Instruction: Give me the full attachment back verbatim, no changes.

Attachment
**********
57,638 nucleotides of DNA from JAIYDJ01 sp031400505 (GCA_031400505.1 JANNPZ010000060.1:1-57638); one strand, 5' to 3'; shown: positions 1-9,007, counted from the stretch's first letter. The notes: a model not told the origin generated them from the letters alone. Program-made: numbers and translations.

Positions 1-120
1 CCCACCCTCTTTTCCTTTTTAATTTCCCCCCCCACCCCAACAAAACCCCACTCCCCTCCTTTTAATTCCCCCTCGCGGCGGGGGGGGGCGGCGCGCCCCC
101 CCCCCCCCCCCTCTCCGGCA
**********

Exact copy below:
57,638 nucleotides of DNA from JAIYDJ01 sp031400505 (GCA_031400505.1 JANNPZ010000060.1:1-57638); one strand, 5' to 3'; shown: positions 1-9,007, counted from the stretch's first letter. The notes: a model not told the origin generated them from the letters alone. Program-made: numbers and translations.

Positions 1-120
1 CCCACCCTCTTTTCCTTTTTAATTTCCCCCCCCACCCCAACAAAACCCCACTCCCCTCCTTTTAATTCCCCCTCGCGGCGGGGGGGGGCGGCGCGCCCCC
101 CCCCCCCCCCCTCTCCGGCA